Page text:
Would you agree to live in a simulated slum?

I am incredibly impressed with Tristan Baker's service learning project! He summizes his project like this: "I helped run a slum experience called “48”, which is where high school students stay in a moderated slum for 48 hours both to raise funds and to raise awareness. My personal job was to be the “Master Builder” where I facilitated the repair/general maintenance and construction of the entire town. The funds raised from the experience went to missionaries in Nigeria who are teaching “16 brick” stove technology to the poor, which greatly reduces the amount of fuel needed to cook, which reduces the amount of trees harvested, and smoke inhalation, the third leading cause of death." 


The connections Tristan made to our course lessons were also very well done:

1. Chapter 11 – Nigeria was one the heart of Africa’s tropical rainforest belt, but it now has lost almost 95% of its forested land. Nigeria is also home to the fastest growing population on Earth, forecasted to exceed that of the United States by 2050, in a fraction of the space. As the population increases the need for fuel increases exponentially as each new person also desires a higher standard of living. By introducing 16 brick stove technology to the country it will allow the significant proportion of Nigerians who still rely on stoves for heat and to cook to vastly reduce the amount of wood needed to support the burgeoning population. Without some significant change current trends will quickly strip the entire country of its luscious forests upon which much of the wildlife depends.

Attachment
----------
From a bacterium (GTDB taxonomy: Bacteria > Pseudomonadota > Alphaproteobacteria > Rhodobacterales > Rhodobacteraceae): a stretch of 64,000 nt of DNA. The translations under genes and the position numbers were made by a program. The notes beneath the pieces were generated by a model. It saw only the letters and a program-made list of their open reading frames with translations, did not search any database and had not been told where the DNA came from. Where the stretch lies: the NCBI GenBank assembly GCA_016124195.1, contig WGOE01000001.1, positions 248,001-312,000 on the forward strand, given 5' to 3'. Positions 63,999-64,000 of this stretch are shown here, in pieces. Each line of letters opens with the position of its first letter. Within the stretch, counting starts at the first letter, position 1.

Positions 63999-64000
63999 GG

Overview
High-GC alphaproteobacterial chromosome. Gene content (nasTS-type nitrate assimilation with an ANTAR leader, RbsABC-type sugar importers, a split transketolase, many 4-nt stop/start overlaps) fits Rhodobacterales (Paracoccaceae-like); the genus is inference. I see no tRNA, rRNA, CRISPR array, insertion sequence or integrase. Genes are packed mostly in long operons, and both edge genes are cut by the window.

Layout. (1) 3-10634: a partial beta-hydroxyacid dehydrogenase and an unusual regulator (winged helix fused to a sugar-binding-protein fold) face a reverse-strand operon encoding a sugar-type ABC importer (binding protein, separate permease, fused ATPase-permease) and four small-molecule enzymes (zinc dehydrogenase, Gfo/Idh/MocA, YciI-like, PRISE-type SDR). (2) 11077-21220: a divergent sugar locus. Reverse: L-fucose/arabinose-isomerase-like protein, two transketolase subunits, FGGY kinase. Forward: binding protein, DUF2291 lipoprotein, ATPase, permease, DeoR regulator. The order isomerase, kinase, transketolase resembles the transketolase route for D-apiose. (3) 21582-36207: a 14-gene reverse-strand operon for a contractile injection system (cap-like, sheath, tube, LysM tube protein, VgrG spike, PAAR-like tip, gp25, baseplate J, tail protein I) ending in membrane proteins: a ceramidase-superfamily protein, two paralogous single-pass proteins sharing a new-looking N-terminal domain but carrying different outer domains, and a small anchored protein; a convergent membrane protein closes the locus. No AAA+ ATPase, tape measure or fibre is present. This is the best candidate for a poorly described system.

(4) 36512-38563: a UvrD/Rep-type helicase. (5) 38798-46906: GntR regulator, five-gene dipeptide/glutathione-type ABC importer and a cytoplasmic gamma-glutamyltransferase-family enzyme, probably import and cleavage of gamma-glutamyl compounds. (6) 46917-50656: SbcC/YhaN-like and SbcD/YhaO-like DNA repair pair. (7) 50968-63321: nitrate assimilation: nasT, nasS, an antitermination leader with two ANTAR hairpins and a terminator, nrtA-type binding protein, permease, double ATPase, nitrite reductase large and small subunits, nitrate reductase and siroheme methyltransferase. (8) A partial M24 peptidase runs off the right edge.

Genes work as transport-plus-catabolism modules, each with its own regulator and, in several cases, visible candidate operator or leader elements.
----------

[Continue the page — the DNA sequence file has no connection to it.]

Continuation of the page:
2. Chapter 21 – Furthermore, the 16 brick stove technology provides a significant reduction in the carbon emissions produced by the population, which is beneficial in two ways. As the population of Nigeria continues to expand, even a small carbon footprint by a billion and a half people will have a significant both the health of the populace and the overall health of the planet. By reducing the carbon footprint of each individual one can significantly reduce the air pollution present in every part of the country. In addition, it will increase the quality of life for everyone as pollution related diseases fall. It should be noted that the current third leading cause of death in Nigeria is smoke inhalation due to prolonged exposure to smoke to fires which cook and heat the home every hour of every day.

3. Chapter 22 – In addition, one of the single greatest threats to Nigeria as a nation is long term environmental degradation. As time passes the livability (already tenuous in parts) will only decline as forests disappear and the air is increasingly unbreathable. By reducing the short term pollution one can hope reduce the effects of, or even stave off, the worst of climate change as a result of the over burning of wood and coal. By providing cheaper, more efficient technology one allows the people to take a personal initiative in the struggle to save one’s own country. One of the most influential tools in the arsenal of one struggling against climate change is personal involvement and dedication by the individual, because only then will the nation change in any palpable manner. By giving the individual a means to change and better themselves in addition to the environment one provides a catalyst in the development of an environmentally responsible and knowledgeable culture, the true and only key to staving off global warming.

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